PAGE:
Taylor Sheridan’s bare-bones thriller is sloppy and silly, but there are enough dad-friendly thrills to entertain.
While Those Who Wish Me Dead is coming out in theaters this weekend (be safe, especially if you’re not vaccinated!), it’s probably the movie to benefit most from Warner Bros. pandemic-fueled decision to simultaneously throw their releases up on HBO Max. From stem to stern, Taylor Sheridan‘s latest feels like the kind of movie you’d find on old-school HBO in the ’90s, or FX or TNT, watching with your dad over a holiday weekend. It’s silly, forgettable schlock, and yet I can’t get too mad at it.
Co-written by Sheridan and Michael Koryta and adapted from Koryta’s book, Those Who Wish Me Dead plops us in the middle of a laughable contrived scenario: Angelina Jolie plays Hannah, a shit-talking firefighter in the Montana forests haunted by the deaths of some children during a raging forest fire the year previous. She drinks, she shit-talks, she’s One of the Boys; she even exchanges witty, forced banter with the local sheriff (Jon Bernthal). But underneath all that bluster is a death wish borne of that guilt, which she soothes by taking lonely shifts atop a fire tower and doing reckless drunken stunts involving a speeding pickup and a parachute.
But naturelment, she gets a shot at redemption courtesy of a young boy named Connor (Finn Little), on the run from a pair of nebulously-motivated government spooks (Aiden Gillen, Nicholas Hoult) who’ve just killed his forensic accountant father (Jake Weber) for Knowing Too Much. (What he knows, or what precious info is being protected, never comes up.) Together, the two have to navigate the forest and evade their pursuers — a feat complicated by the agents’ boneheaded decision to just, well, light the entire forest on fire to flush them out. It’s Aliens meets Die Hard meets Only the Brave, blended with all the airport thrillers you’ve ever whiled away a layover flipping through.
While Sheridan likes to play a lot in this kind of masculine thriller mold, there’s usually a veneer of something deeper underneath — Sicario with its War on Drugs homilys, Hell or High Water with its neo-Western ruminations on America’s class crisis. Those Who Wish Me Dead, though, is pure, unabashed schlock, a stubbornly uncomplicated picture that doesn’t want you to stop to ask why two federal agents are knocking off civilians and making all manner of boneheaded decisions to all but seal their fate. It just wants you to pump your fist in the air when one of our begraddled protagonists gets one over on the baddies.
And to be fair, there are a fair number of those moments: Jolie has long acquitted herself well as an action star, and for all of Hannah’s badassery she gets some nice moments of vulnerability. Her scenes with Little are occasionally diverting, albeit hokey (they’ve got that “shit-talking kid with over-it adult” energy we saw a lot in the ’90s), and the two have lovely chemistry.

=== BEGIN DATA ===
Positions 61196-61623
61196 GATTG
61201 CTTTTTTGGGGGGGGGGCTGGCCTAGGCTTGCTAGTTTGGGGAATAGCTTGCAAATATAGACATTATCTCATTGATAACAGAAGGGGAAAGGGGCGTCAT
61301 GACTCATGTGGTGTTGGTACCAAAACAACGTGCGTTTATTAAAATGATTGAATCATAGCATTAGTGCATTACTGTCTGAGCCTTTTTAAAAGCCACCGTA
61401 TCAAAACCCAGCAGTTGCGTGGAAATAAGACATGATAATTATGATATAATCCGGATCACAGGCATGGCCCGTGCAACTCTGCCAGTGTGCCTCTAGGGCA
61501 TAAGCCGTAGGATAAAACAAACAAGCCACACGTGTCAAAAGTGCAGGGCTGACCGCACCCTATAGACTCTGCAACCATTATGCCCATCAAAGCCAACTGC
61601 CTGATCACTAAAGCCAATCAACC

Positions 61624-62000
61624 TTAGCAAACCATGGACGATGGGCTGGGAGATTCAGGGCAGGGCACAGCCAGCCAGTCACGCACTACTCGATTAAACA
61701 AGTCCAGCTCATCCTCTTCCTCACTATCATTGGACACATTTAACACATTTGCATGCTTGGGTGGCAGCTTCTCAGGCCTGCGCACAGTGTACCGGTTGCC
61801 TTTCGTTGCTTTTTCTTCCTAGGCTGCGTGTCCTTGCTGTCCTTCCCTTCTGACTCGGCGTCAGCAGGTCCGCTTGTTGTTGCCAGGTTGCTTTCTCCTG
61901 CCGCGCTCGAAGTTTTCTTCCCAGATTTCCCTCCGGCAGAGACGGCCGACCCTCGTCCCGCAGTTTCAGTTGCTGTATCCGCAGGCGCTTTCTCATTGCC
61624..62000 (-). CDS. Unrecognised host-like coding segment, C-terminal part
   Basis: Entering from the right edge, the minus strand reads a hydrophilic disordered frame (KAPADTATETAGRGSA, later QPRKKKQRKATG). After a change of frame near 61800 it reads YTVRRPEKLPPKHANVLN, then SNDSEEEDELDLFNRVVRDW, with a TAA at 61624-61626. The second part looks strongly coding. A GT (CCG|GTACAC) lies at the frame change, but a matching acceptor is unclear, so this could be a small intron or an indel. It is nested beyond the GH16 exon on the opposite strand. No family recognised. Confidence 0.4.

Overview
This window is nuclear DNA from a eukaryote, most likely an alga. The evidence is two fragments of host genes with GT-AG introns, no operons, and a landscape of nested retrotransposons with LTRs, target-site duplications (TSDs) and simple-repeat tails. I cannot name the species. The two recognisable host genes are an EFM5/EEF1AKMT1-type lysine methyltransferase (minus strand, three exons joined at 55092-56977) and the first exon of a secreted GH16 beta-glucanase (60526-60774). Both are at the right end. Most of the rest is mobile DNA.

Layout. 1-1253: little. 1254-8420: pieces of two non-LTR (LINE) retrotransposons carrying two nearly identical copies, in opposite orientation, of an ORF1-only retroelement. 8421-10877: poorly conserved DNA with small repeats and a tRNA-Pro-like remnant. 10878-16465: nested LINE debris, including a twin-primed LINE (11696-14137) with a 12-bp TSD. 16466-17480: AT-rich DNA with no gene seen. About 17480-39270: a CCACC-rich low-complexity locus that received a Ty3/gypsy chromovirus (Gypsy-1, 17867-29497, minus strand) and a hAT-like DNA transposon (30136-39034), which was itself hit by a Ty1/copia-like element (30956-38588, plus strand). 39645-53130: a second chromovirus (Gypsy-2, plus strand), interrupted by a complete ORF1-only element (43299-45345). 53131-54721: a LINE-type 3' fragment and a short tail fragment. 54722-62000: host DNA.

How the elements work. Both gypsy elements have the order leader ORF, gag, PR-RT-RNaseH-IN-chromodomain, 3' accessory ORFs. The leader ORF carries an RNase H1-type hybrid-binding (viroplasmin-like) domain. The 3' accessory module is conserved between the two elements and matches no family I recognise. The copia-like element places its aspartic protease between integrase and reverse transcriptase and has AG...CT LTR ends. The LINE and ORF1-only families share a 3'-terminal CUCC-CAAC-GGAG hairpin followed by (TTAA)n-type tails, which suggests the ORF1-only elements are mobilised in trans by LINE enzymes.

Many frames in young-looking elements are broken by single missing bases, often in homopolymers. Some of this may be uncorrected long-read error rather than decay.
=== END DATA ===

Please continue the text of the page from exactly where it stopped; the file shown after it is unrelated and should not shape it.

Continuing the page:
But for that being the film’s basic premise, Dead feels like it takes a lot of time to get there, and doesn’t give us nearly enough time with the two. Instead, we follow Gillen and Hoult in their grimly efficient quest to tie up all loose ends. The two try their best with underwritten villains (count this as another round of Aiden Gillen Accent Roulette), but it’s kinda hard to spice up characters whose entire Thing is unfeeling tactical effectiveness.
That’s doubly true when, at just the right moments, Sheridan and Koryta make them let their guard down so someone or other can get away just in the nick of time. Maybe Tyler Perry (yes, he’s in this, and yes, you’ll laugh when he shows up) should have gotten different hitmen?
Still, despite the hokiness, it just barely hangs together with that kind of ’90s-thriller logic that propels you from one moment to the next with nary a moment to catch up.
For all of Jolie’s derring-do and effortless star power, though, the film belongs to relative newcomer Medina Senghore (whose biggest credit to date is probably SyFy’s Happy!), who plays Bernthal’s pregnant wife Allison. She’s the kind of character who absolutely feels set up to become a pathos-inducing victim of our ruthless antagonists, and Sheridan rides that expectation all the way up to the line. But then he subverts it to deeply satisfying results, and Senghore is off to the races, wielding hunting rifles and riding horses, competing with Jolie and Bernthal to see who can be the biggest stick in their enemies’ craw. More from her, please.
Sheridan may be the ultimate successor of Dad Movie filmmakers like Clint Eastwood and Brian Helgeland, and Those Who Wish Me Dead revels in that kind of uncomplicated, old-school thriller framework.It’s almost refreshing that Sheridan and co. knows you don’t care what Gillen and Hoult are searching for, what Massive Government Secrets our heroes just need to get to the news (a device that feels borderline quaint in our era of massive crimes operating in the open air, with journalism powerless to stop it).
Like the inferno our characters have to navigate in the latter half, the film’s stakes are elemental — pure, primal, lizard-brain survival. And Sheridan stages those sequences tensely enough that you won’t much care that none of it matters.
More than that, it’ll get resounding plaudits from your pop who just wants to flip something on with a few thrills and even fewer complications. “I liked it, you didn’t have to think about it too much,” my own dad is often fond of telling me after we watched something together as kids. Boy, he’ll love this.
Those Who Wish Me Dead hits HBO Max and theaters at the same time on May 14th.